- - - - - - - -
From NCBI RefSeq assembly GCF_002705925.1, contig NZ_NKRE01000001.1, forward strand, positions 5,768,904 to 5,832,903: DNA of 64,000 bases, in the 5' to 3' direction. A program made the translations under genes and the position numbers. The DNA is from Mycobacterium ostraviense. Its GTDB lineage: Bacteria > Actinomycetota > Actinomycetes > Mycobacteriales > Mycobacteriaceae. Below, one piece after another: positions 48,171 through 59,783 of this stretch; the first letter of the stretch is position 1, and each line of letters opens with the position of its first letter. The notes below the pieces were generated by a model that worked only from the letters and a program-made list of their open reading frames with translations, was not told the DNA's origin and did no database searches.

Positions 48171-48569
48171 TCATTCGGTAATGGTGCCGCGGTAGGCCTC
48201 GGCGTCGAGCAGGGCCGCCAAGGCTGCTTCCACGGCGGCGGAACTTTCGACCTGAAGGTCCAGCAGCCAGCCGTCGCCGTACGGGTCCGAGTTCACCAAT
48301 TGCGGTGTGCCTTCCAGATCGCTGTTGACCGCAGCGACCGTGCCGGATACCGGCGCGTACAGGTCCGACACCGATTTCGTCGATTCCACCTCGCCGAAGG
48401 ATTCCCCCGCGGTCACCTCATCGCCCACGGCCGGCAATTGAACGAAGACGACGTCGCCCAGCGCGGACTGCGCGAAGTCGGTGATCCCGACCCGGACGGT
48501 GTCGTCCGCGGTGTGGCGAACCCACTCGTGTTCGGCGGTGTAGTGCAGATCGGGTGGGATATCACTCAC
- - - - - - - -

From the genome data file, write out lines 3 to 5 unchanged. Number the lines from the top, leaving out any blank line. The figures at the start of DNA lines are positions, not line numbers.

48171 TCATTCGGTAATGGTGCCGCGGTAGGCCTC
48201 GGCGTCGAGCAGGGCCGCCAAGGCTGCTTCCACGGCGGCGGAACTTTCGACCTGAAGGTCCAGCAGCCAGCCGTCGCCGTACGGGTCCGAGTTCACCAAT
48301 TGCGGTGTGCCTTCCAGATCGCTGTTGACCGCAGCGACCGTGCCGGATACCGGCGCGTACAGGTCCGACACCGATTTCGTCGATTCCACCTCGCCGAAGG